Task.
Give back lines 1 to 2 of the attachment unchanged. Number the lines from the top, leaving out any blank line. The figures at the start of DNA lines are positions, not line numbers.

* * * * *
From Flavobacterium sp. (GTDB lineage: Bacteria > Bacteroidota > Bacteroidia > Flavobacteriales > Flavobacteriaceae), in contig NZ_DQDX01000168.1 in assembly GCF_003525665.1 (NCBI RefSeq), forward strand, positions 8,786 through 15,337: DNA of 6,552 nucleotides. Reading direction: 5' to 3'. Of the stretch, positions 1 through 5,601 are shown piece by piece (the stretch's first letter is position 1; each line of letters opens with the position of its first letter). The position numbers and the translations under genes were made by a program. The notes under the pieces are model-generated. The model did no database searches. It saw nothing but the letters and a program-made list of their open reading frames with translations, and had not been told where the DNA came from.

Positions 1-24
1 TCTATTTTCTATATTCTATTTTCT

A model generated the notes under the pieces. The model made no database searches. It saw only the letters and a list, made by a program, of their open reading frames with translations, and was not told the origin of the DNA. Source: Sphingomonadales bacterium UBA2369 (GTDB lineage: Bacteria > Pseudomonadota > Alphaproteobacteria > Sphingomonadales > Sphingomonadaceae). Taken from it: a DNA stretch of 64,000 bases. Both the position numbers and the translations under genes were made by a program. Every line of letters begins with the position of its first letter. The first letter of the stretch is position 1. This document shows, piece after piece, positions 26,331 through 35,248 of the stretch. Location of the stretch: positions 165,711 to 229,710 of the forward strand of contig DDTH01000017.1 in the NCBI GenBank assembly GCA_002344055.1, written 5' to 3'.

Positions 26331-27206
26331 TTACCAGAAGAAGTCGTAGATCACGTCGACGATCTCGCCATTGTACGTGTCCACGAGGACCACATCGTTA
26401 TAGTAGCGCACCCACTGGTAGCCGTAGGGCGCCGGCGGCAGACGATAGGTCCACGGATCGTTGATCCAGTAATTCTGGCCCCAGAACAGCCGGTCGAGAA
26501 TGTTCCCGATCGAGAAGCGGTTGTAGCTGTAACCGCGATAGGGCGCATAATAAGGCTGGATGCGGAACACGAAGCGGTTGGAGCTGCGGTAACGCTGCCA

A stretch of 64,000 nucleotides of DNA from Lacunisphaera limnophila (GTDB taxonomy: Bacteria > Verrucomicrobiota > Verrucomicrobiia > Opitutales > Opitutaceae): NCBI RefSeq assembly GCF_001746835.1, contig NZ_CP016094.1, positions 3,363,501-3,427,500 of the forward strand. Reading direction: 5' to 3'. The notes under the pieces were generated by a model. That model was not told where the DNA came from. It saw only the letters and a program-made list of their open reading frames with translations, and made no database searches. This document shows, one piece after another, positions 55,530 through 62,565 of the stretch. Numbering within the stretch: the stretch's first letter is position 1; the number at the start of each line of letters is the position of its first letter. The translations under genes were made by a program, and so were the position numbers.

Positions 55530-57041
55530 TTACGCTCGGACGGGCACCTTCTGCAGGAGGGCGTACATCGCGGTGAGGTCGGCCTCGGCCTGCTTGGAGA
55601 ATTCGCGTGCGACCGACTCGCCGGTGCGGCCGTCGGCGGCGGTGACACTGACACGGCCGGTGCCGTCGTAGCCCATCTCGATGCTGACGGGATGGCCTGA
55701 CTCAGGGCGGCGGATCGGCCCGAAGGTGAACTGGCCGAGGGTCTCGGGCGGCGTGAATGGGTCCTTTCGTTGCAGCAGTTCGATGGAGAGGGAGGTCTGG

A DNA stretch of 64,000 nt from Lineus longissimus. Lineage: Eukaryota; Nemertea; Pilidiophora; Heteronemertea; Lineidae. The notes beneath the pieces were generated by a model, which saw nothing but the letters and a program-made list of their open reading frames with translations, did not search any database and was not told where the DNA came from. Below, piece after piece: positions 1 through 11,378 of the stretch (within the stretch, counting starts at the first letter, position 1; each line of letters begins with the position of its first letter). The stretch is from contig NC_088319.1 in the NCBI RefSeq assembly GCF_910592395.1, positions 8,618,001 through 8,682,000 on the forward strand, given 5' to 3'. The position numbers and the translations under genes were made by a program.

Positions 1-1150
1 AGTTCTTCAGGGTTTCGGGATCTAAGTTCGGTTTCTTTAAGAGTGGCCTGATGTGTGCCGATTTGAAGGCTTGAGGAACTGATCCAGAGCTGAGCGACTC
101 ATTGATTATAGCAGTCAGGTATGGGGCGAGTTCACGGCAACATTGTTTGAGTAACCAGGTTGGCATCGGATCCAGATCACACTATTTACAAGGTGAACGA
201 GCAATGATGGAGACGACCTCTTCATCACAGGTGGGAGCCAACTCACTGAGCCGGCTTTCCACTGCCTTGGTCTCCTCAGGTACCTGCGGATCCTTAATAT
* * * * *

From Flavobacterium sp. (GTDB lineage: Bacteria > Bacteroidota > Bacteroidia > Flavobacteriales > Flavobacteriaceae), in contig NZ_DQDX01000168.1 in assembly GCF_003525665.1 (NCBI RefSeq), forward strand, positions 8,786 through 15,337: DNA of 6,552 nucleotides. Reading direction: 5' to 3'. Of the stretch, positions 1 through 5,601 are shown piece by piece (the stretch's first letter is position 1; each line of letters opens with the position of its first letter). The position numbers and the translations under genes were made by a program. The notes under the pieces are model-generated. The model did no database searches. It saw nothing but the letters and a program-made list of their open reading frames with translations, and had not been told where the DNA came from.

Positions 1-24